Medesthetics

NOV-DEC 2018

MedEsthetics—business education for medical practitioners—provides the latest noninvasive cosmetic procedures, treatment trends, product and equipment reviews, legal issues and medical aesthetics industry news.

Issue link: https://medesthetics.epubxp.com/i/1042565

Contents of this Issue

Navigation

Page 34 of 68

Dr. Alster uses both the PicoWay and PicoSure in her practice. "With briefer pulse durations, they can blast tat- too inks into smithereens and provide for their more rapid removal by the body than older Q-switched laser systems," she says. "With a picosecond laser, the number of treat- ments sessions needed is reduced by half: from 9 to 12 with a Q-switched to 4 to 6 with a pico laser." BACK TO BLACK So which devices do you need in your practice to offer tattoo removal? The most common tattoo color is black so, fi rst, you need a laser that is optimized for the treatment of black ink. "Since black ink is such an important tattoo target, the primary wavelength of a tattoo-removing laser should be at 1,064nm," says Dr. Bernstein. "There is always loss of energy when converting from one wavelength to another, and I want all the energy I can get for the largest spot sizes at 1,064nm." He notes that both the 1,064nm Nd:YAG laser and Q- switched ruby laser target the black ink, but the 1,064nm Nd:YAG is the gold standard because it has a lower risk of adverse events. "This wavelength can see the black ink, and it does the best job of ignoring melanin pigment in skin," says Dr. Bernstein. "The Q-switched ruby laser also does a good job of removing black ink but can lead to more side effects in darker skin types." When looking at multi-wavelength systems, he prefers laser-pumped-lasers with a primary wavelength of 1,064nm versus a 1,064nm laser that uses dye cartridges to offer ad- ditional wavelengths. "In my experiences, I have found that these cartridges don't emit laser-precise wavelengths but instead emit ranges of wavelengths that can drift from the primary wavelength stated on the cartridge," he says. EVOLVING PROTOCOLS In 2010, Dora Kassida, MD, introduced the R20 technique, which involves performing four laser passes spaced 20 min- utes apart in the same treatment session to achieve faster clearance of black ink tattoos. The technique was further improved with the introduction of the Describe PFD patch (Merz), which allows practitioners to re-treat the tattoo within seconds of each pass. The perfl uorodecalin-infused silicone patch acts as an optical clearing agent, resolving the white steam bubbles that form after laser treatment and also helping absorb some of the heat from the epidermis, which is especially valuable when treating darker skin types. "Research at our center has shown that picosecond laser tattoo removal with the PFD patch decreases the risk of complications in skin of color," says Dr. Friedman. Roy Geronemus, MD, director of the Laser & Skin Sur- gery Center of New York, uses the R20 method with PFD patch for not only black ink tattoos but color as well. First IMAGES COURTESY OF TINA ALSTER, MD (TOP) AND PAUL M. FRIEDMAN, MD (BOTTOM); © GETTY IMAGES COLOR CORRECTION 32 NOVEMBER/DECEMBER 2018 | MedEsthetics BEFORE AFTER Picosecond lasers combined with PFD patches are helping patients achieve better tattoo clearance in fewer treatment sessions. BEFORE AFTER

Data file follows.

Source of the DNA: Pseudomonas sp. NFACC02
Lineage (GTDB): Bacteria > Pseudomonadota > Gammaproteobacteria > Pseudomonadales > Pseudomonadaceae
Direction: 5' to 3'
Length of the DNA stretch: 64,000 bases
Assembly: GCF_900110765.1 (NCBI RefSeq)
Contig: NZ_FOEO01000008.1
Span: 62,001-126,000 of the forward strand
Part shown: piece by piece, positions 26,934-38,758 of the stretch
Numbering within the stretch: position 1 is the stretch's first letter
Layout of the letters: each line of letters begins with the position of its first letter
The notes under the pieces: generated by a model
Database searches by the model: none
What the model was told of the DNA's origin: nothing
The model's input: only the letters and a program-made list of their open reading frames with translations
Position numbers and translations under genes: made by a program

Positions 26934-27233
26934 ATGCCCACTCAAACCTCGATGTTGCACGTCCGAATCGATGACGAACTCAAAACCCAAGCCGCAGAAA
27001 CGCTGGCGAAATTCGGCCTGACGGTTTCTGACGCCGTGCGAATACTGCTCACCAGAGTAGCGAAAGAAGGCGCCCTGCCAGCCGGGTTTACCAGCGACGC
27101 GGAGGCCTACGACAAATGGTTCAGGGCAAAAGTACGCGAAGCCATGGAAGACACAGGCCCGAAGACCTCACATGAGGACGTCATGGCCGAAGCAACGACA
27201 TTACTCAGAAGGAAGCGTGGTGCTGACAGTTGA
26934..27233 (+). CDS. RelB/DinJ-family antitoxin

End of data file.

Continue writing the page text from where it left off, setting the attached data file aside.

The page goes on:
Articles in this issue

Archives of this issue

view archives of Medesthetics - NOV-DEC 2018